Propensity for paternal inheritance of de novo mutations in Alexander disease

Hum Genet. 2006 Mar;119(1-2):137-44. doi: 10.1007/s00439-005-0116-7. Epub 2005 Dec 20.


De novo dominant mutations in the GFAP gene have recently been associated with nearly all cases of Alexander disease, a rare but devastating neurological disorder. These heterozygous mutations must occur very early in development and be present in nearly all cells in order to be detected by the sequencing methods used. To investigate whether the mutations may have arisen in the parental germ lines, we determined the parental chromosome bearing the mutations for 28 independent Alexander disease cases. These cases included 17 different missense mutations and one insertion mutation. To enable assignment of the chromosomal origin of the mutations, six new single nucleotide polymorphisms in the GFAP gene were identified, bringing the known total to 26. In 24 of the 28 cases analyzed, the paternal chromosome carried the GFAP mutation (P < 0.001), suggesting that they predominantly arose in the parental germ line, with most occurring during spermatogenesis. No effect of paternal age was observed. There has been considerable debate about the magnitude of the male to female germ line mutation rate; our ratio of 6:1 is consistent with indirect estimates based on the rate of evolution of the sex chromosome relative to the autosomic chromosomes.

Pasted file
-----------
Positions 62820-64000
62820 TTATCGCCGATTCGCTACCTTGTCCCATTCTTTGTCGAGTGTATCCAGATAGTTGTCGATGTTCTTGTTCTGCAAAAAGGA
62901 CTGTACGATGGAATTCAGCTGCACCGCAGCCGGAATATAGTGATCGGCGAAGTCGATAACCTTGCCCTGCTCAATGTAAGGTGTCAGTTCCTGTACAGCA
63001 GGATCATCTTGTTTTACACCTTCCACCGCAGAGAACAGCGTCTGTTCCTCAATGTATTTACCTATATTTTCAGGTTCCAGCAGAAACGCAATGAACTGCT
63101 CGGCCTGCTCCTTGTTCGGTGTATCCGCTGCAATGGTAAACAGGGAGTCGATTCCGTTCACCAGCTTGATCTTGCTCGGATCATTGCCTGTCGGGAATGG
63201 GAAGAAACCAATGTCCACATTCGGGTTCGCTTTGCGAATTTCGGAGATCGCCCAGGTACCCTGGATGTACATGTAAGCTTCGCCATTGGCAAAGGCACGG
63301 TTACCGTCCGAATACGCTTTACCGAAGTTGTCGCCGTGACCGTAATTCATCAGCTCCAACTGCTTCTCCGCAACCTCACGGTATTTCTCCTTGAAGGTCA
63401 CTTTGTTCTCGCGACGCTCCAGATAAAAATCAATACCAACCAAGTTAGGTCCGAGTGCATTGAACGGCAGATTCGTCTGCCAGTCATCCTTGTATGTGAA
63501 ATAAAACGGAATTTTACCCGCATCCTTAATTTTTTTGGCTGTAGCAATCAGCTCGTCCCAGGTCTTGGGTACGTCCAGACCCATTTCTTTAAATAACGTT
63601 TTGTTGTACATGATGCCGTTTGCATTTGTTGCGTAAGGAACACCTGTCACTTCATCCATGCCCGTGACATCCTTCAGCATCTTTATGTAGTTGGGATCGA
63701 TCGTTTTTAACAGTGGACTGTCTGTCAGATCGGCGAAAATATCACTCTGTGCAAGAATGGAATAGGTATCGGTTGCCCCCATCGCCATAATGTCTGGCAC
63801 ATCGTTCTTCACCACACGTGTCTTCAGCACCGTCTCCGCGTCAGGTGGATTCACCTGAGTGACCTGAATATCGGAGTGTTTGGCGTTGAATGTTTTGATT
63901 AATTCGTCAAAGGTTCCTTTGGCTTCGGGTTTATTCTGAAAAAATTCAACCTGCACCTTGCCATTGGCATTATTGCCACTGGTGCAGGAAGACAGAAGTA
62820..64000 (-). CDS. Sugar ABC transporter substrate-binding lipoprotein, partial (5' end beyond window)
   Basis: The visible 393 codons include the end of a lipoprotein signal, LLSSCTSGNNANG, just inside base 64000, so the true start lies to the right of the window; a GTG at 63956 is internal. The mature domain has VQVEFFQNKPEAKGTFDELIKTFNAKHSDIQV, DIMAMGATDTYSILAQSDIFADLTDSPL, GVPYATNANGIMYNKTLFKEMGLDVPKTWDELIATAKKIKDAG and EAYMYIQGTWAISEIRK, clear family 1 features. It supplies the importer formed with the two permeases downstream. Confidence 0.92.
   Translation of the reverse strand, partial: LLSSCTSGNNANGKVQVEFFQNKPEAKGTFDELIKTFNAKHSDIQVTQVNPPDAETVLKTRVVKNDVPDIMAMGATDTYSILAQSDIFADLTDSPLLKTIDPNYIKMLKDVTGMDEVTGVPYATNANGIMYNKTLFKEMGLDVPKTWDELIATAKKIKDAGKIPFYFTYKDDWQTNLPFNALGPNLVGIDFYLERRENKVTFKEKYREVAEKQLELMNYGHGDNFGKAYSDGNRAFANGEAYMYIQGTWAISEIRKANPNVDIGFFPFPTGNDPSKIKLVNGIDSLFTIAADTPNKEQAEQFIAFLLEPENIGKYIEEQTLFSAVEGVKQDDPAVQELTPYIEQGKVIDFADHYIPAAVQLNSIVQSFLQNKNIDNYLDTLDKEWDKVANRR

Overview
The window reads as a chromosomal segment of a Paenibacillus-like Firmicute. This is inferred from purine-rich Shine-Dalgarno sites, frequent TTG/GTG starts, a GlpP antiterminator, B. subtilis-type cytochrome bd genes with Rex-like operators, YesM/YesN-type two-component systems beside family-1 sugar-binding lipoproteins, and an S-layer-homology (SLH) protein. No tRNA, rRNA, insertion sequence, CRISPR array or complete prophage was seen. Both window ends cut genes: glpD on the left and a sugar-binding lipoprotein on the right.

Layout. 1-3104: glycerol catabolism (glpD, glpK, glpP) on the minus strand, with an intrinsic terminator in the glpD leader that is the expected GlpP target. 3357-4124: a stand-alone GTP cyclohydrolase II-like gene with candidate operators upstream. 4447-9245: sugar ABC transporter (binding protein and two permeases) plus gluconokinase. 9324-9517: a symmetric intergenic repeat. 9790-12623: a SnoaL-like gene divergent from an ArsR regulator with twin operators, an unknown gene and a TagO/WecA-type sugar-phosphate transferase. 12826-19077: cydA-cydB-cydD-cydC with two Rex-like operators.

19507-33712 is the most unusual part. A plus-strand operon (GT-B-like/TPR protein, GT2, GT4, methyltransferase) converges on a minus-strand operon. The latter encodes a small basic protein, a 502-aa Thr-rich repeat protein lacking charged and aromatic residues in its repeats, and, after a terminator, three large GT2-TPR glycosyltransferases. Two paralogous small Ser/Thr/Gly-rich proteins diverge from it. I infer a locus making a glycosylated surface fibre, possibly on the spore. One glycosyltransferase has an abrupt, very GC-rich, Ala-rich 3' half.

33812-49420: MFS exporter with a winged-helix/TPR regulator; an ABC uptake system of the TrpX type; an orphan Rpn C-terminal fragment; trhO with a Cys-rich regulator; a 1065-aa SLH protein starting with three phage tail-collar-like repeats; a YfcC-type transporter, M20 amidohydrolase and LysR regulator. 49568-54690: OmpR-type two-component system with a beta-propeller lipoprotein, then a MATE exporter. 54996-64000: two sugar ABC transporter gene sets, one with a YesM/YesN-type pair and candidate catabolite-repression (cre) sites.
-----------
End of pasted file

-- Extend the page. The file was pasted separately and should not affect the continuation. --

Publication types

  • Research Support, N.I.H., Extramural
  • Research Support, Non-U.S. Gov't

MeSH terms

  • Adult
  • Alexander Disease / genetics*
  • Child
  • DNA Mutational Analysis
  • Family Health
  • Fathers*
  • Gene Frequency
  • Genotype
  • Glial Fibrillary Acidic Protein / genetics*
  • Humans
  • Inheritance Patterns*
  • Maternal Age
  • Mutation*
  • Paternal Age
  • Polymorphism, Single Nucleotide


  • Glial Fibrillary Acidic Protein